Cohen’s Construction Accountability Bill Clears Council

Cohen’s Construction Accountability Bill Clears Council
THE BILL HOPES to clear up messes following construction work. Pictured is work happening in Van Cortlandt Village in March. File Photo

A bill that will increase accountability for roadwork has been passed by the New York City Council and awaits the mayor’s signature.

Norwood Councilman Andrew Cohen, who represents the 11th Council District, co-sponsored the bill. He has noticed the amount of construction work around the area as of late. Norwood has seen work along East 208th Street and DeKalb Ave. and pockets of East Gun Hill Road.

“Obviously, there’s a number of different people who tear up the street, whether it’s Con Ed, or DEP [Department of Environmental Protection],” said Cohen. “I’m sure the Norwood News has observed that there has been a lot of construction in the streets lately, so I was really enthusiastic about this bill passing the council and I hope to at least ultimately maintaining our roads in regulation.”

Cohen also cites the ongoing roadwork by Con Edison at Sedgwick Avenue in Van Cortlandt Village as an example. The work has been happening since July, 2016. “[It] has been highly disruptive and has really put a strain on people’s ability to come home from work, park their cars,” said Cohen. “The streets are a mess; they look terrible.”

The bill, which amends the administrative code for leaving roads in poor conditions regarding “street construction, maintenance repairs, obstruction and closures,” will raise the fines for such violation from “$500 or $1,000 to $5,000, and from $5,000 to 10,000,” according to the bill’s language.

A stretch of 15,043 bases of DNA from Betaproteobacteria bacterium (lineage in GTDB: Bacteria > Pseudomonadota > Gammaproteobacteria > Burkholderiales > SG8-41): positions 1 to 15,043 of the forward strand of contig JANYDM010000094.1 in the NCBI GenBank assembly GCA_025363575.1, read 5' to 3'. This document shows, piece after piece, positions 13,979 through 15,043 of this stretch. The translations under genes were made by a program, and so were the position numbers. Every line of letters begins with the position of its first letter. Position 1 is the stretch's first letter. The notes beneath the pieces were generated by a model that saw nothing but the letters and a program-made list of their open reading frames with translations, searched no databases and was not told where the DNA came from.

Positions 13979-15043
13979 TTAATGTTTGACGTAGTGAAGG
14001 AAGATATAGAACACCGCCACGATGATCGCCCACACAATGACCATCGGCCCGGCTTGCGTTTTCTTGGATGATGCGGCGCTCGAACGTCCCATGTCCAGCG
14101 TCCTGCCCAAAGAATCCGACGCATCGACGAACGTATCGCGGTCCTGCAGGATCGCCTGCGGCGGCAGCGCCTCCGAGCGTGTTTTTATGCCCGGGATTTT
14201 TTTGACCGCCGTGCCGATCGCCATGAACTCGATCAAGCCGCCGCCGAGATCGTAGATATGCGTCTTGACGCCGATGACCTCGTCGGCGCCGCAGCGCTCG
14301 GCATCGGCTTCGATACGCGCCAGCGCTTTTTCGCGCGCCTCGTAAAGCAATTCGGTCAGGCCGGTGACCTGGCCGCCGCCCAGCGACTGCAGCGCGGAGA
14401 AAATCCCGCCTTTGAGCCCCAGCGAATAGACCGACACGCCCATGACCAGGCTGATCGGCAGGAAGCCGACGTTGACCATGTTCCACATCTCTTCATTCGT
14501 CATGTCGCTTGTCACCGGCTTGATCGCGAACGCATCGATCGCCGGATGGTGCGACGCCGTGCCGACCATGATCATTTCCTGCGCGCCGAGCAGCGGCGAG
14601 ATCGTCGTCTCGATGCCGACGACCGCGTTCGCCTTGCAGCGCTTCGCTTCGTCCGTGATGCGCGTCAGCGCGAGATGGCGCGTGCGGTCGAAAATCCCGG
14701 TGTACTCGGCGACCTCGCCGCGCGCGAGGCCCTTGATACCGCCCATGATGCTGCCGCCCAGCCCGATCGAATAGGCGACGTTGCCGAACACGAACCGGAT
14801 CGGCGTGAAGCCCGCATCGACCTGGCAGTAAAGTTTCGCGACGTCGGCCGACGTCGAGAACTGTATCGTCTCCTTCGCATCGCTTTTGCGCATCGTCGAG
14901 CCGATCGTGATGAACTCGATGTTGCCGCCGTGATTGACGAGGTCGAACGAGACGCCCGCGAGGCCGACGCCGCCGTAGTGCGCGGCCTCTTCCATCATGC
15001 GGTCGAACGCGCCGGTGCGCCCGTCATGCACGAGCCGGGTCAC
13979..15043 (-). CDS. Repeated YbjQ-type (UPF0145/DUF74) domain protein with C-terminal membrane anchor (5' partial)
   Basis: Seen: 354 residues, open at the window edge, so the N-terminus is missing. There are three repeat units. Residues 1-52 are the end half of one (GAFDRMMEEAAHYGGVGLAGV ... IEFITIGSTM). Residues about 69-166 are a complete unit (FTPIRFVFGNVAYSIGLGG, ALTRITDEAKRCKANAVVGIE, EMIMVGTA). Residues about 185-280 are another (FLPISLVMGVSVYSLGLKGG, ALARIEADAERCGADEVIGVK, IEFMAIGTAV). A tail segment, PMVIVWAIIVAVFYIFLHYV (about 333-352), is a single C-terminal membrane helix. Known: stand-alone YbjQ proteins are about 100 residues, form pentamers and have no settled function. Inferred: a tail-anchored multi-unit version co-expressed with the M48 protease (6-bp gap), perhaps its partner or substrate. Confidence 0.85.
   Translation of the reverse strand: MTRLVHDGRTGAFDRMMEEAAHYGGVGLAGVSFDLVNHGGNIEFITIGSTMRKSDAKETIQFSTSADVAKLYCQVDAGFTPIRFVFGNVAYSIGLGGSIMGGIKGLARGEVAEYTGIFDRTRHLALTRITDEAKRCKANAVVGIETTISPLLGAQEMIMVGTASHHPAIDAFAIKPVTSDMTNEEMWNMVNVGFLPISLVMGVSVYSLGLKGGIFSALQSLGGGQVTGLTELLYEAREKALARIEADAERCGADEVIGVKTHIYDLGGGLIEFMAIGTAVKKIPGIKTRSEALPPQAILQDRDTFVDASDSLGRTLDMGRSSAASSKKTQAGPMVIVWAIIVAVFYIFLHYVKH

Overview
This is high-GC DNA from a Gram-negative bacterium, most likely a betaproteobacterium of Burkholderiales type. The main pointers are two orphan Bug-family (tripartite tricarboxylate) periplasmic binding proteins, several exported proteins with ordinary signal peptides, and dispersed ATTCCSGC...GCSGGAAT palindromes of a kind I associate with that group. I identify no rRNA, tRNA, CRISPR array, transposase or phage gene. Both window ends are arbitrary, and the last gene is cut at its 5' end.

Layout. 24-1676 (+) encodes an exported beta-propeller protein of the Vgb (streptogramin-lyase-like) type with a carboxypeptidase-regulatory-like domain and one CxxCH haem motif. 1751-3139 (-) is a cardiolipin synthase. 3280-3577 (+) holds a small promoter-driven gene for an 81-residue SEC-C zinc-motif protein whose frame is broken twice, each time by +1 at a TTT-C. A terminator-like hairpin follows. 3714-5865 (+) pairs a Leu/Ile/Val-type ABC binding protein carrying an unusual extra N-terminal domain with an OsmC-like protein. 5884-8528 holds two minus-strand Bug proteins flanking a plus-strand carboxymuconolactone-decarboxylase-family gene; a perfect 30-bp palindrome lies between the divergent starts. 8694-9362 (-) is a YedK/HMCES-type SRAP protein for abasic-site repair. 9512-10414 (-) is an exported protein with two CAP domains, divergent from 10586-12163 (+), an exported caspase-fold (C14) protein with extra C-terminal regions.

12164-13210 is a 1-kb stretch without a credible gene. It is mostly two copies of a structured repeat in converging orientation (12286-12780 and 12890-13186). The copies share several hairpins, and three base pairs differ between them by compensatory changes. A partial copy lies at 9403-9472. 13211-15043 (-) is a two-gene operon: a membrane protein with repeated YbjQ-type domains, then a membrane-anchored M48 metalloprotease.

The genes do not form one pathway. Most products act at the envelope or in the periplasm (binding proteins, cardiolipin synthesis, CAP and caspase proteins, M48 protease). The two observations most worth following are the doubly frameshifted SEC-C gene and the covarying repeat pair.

According to Cohen, the DEP has also done substandard roadwork. Last year, Cohen’s office had an issue with the agency about a storm drain in his district. “Their repairs were outrageously horrible, I told DEP and they didn’t want to repair it,” said Cohen. “[So] I told them, ‘why don’t you meet me at the site and if you think it’s acceptable, we’ll call it a day.’ And at that point they decided that it was worth it to fix it, and they fixed it.”

Cohen is adamant the bill will stop contractors from leaving behind patchy work. “I think the serious sign will make contractors think twice about doing a substandard job. That’s really the goal, and I’m hoping that is the result,” said Cohen

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One thought on “Cohen’s Construction Accountability Bill Clears Council

  1. Kevin C

    The Bill doesn’t increase the fines themselves but rather increases the cap of the range within which DOT could potentially fine. DOT claims they don’t currently see a need for fines in excess of the previous amount but support the bill on principle. The real struggle is pressuring them to enact these new higher fines.

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